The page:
Global warming

Global warming is an increase in ordinary temperatures around the world, which has been happening at least since 1880, when records started to be kept.

As per the National Oceanic & Atmospheric Administration (NOAA), here are the basic facts: Between 1880 & 1980, the average annual temperature around the world went up 0.07 degrees Celsius per decade, or 0.13 degrees Fahrenheit. Since 1981, the speed of development has sped up and is now 0.18 C per decade, or 0.32 F.

This has caused the average temperature of the Earth to rise by 3.6 F (2 C) since the pre-industrial era. So far, 2016 is the warmest year on record, but it has come close to breaking that record more than once. Both 2019 and 2020 were only a few degrees away from knocking 2016 off its perch. In 2020, the average temperature over land & water was 1.76 degrees Fahrenheit (0.98 degrees Celsius) higher than the 20th century average of 57.0 degrees Fahrenheit (13.9 C).

People are the cause of today’s global warming. By burning fossil fuels, greenhouse gases have been put into the air. These gases trap heat from the sun and make the surface & air temperatures rise. Global warming is the same as climate change, but scientists now use the term “climate change” more often.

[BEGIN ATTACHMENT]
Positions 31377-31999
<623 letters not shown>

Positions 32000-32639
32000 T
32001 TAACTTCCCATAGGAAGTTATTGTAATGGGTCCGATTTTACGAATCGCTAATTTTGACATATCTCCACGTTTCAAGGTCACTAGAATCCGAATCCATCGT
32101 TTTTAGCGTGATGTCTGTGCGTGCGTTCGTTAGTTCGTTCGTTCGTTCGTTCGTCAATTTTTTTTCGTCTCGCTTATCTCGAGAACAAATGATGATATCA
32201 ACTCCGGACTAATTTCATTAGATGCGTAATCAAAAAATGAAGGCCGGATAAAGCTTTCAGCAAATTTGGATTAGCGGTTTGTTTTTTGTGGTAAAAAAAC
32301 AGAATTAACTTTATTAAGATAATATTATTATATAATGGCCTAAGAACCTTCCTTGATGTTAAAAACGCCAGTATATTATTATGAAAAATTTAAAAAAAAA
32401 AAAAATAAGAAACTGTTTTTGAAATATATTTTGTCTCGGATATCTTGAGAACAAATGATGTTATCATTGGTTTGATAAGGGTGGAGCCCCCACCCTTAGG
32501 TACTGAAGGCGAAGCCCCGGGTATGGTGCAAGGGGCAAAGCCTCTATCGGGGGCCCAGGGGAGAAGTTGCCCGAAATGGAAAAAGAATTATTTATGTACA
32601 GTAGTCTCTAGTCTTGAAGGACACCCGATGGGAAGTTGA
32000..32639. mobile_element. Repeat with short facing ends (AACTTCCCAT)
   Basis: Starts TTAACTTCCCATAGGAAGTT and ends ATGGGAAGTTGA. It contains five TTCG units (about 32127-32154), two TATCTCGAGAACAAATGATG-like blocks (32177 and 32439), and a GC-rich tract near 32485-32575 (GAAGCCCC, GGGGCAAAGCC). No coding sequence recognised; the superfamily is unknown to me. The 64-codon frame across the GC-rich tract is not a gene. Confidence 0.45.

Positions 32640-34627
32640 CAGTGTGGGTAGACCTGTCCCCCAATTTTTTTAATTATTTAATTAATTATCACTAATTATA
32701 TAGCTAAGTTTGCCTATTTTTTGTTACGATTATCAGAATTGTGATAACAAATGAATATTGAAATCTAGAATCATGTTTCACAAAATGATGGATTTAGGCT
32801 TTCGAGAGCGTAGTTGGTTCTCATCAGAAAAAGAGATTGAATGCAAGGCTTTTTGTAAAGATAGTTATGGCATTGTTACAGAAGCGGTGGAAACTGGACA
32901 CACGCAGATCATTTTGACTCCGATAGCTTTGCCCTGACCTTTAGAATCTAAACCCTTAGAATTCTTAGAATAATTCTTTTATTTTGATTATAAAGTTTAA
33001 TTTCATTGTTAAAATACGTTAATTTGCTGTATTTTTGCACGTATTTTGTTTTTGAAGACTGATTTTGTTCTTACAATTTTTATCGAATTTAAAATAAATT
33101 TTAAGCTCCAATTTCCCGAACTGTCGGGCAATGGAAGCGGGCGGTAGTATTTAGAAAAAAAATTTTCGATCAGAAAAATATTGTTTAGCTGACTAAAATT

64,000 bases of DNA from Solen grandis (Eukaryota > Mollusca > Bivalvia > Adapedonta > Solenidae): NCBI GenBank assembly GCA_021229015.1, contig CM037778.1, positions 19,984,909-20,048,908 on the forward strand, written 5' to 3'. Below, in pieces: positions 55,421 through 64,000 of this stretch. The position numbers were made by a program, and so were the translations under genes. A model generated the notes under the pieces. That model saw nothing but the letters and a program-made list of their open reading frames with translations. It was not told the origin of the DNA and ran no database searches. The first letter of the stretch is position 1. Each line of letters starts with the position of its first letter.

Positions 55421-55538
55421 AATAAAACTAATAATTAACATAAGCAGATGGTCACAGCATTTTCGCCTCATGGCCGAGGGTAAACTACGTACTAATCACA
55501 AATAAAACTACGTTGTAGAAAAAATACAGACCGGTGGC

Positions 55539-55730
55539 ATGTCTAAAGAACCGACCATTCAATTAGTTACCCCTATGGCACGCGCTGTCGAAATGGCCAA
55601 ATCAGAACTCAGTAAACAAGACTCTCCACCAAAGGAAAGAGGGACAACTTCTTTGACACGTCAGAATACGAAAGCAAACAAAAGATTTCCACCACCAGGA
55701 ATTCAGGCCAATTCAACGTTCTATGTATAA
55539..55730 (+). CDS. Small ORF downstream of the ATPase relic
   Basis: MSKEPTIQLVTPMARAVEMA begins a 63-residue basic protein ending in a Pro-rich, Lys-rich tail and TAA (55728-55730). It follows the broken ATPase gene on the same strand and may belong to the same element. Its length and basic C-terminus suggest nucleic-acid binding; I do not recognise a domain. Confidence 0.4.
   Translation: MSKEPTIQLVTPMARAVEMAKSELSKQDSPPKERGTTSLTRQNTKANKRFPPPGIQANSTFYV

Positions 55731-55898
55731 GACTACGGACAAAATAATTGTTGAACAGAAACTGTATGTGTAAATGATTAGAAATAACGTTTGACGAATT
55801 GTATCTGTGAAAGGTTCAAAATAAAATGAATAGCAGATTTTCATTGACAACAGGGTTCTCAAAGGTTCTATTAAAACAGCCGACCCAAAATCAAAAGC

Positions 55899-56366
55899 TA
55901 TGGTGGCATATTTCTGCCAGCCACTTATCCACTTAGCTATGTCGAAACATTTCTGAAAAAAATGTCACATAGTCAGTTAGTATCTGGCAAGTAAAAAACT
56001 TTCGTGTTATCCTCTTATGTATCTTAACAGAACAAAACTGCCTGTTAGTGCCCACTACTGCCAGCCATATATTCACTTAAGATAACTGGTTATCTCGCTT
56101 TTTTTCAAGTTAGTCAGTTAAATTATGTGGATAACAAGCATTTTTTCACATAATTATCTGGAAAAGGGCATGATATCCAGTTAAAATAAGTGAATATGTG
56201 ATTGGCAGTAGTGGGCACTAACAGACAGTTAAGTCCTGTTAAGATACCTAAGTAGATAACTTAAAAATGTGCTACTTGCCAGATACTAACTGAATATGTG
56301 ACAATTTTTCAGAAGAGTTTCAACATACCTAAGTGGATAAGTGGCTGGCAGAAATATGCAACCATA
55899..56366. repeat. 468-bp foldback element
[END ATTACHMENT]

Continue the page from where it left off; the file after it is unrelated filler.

What Reasons Global Warming?

The burning of fossil fuels is the main cause of the warming we are seeing now. The greenhouse effect, that is caused by the interplay between the Earth’s atmosphere and the sun’s rays, heats up the planet because of these hydrocarbons.

Josef Werne, a professor of geology & environmental science at the University of Pittsburgh, told Live Science that the basic physics of the greenhouse effect were figured out by a smart guy using only pencil and paper more than a hundred years ago.

That “smart guy” was Swedish scientist Svante Arrhenius, who later won the Nobel Prize in chemistry. Simply put, the sun’s rays hit the Earth’s surface and bounced back as heat toward the atmosphere. This heat can’t escape into space because gases in the atmosphere trap it (good news for life on the planet).

In a paper he gave in 1895, Arrhenius showed that greenhouse gases like Co2 could trap heat close toward the Earth’s surface, & that small changes in the quantity of these gases can make a big variation in how much heat is trapped.

How Greenhouse Gases Lead To Global Warming

Since the start of the Industrial Revolution, people have changed the balance of gases in the air very quickly. When fossil fuels like oil and coal are burned, they give off greenhouse gases like water vapour, carbon dioxide CO2, methane CH4, ozone, and nitrous oxide (N2O). The most popular green house gas is carbon dioxide.

Between about 800,000 years ago and the start of the Industrial Revolution, there were about 280 parts per million of CO2 in the air ppm, meaning there were about 280 molecule of CO2 inside the air per every million air molecules. The National Centers for Environmental Data say that in 2020, the average amount of CO2 in the air was 412.5 ppm. This is the last year for which full data are available (opens in new tab).

The Scripps Institution of Oceanography says that CO2 levels haven’t been which high since the Pliocene epoch, that was about 5.3 million to 2.6 million years ago. According to a study published in the journal Science in 2013, the Arctic was cold for at least part of the year & much warmer than it is now (opens in new tab).